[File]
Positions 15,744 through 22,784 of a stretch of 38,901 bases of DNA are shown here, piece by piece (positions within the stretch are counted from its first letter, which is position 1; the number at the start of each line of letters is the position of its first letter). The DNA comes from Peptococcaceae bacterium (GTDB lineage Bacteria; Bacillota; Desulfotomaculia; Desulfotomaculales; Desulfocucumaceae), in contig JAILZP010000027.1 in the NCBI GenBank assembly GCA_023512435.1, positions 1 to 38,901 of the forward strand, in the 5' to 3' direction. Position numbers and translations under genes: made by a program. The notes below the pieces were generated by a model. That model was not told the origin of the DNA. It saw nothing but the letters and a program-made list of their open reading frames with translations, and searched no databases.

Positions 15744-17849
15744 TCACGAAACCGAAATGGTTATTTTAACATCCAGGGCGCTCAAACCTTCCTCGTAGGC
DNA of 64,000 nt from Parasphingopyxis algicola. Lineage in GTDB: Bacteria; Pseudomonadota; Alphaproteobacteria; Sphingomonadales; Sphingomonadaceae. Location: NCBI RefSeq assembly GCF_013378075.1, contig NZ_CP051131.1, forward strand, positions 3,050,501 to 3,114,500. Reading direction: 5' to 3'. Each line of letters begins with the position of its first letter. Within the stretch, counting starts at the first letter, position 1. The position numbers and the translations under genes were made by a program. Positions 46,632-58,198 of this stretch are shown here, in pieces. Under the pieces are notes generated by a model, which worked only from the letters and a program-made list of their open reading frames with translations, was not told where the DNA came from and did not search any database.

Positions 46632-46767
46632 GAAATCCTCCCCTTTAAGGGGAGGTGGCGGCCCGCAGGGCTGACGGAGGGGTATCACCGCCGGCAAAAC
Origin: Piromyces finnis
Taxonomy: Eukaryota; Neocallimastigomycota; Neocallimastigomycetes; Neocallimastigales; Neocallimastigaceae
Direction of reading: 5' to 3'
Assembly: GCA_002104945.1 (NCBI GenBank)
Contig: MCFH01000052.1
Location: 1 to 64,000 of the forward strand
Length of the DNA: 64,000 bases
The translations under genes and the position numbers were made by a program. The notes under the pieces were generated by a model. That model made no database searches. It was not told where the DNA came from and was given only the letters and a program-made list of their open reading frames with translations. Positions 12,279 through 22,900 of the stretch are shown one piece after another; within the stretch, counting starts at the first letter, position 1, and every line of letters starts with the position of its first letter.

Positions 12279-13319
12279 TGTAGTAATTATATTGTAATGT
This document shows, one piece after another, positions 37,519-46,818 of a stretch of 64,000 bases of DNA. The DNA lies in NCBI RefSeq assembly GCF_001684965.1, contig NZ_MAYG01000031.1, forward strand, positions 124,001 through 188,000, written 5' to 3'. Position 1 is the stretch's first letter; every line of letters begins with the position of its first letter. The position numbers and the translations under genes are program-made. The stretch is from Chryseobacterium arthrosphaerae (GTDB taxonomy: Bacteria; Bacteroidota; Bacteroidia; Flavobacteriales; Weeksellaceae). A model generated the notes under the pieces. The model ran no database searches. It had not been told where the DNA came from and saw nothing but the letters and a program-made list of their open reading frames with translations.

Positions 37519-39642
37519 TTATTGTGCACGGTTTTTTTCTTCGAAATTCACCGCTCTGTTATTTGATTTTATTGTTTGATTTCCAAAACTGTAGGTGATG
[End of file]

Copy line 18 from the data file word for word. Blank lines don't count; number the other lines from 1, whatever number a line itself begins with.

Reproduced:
Positions 37519-39642